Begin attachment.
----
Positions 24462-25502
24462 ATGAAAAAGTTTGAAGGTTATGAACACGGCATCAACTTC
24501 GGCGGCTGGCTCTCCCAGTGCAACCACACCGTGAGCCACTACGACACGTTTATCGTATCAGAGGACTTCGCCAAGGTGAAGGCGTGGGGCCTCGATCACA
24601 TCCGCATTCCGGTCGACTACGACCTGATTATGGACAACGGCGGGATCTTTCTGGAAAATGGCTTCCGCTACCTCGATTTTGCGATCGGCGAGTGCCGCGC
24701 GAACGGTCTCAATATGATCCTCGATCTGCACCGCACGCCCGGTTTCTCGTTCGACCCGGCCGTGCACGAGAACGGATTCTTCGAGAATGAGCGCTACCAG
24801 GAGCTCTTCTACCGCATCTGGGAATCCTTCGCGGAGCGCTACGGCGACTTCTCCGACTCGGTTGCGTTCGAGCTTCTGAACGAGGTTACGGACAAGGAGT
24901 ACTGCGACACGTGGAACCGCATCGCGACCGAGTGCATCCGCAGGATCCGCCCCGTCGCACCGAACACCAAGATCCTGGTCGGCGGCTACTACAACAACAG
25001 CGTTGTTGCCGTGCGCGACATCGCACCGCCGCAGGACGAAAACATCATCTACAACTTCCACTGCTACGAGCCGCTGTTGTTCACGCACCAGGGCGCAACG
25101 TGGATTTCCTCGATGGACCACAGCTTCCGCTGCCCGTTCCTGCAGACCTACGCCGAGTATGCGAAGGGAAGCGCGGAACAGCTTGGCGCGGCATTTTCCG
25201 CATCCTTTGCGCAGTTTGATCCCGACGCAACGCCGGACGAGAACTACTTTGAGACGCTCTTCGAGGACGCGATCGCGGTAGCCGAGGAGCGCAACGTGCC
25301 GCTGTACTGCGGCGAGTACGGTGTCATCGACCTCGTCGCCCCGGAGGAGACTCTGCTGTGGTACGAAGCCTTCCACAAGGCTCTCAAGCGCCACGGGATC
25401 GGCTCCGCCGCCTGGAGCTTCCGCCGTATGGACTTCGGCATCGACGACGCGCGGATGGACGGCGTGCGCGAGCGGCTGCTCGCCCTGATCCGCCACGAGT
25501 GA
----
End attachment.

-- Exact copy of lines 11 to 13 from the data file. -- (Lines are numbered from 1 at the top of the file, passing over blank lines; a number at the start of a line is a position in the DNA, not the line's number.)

25301 GCTGTACTGCGGCGAGTACGGTGTCATCGACCTCGTCGCCCCGGAGGAGACTCTGCTGTGGTACGAAGCCTTCCACAAGGCTCTCAAGCGCCACGGGATC
25401 GGCTCCGCCGCCTGGAGCTTCCGCCGTATGGACTTCGGCATCGACGACGCGCGGATGGACGGCGTGCGCGAGCGGCTGCTCGCCCTGATCCGCCACGAGT
25501 GA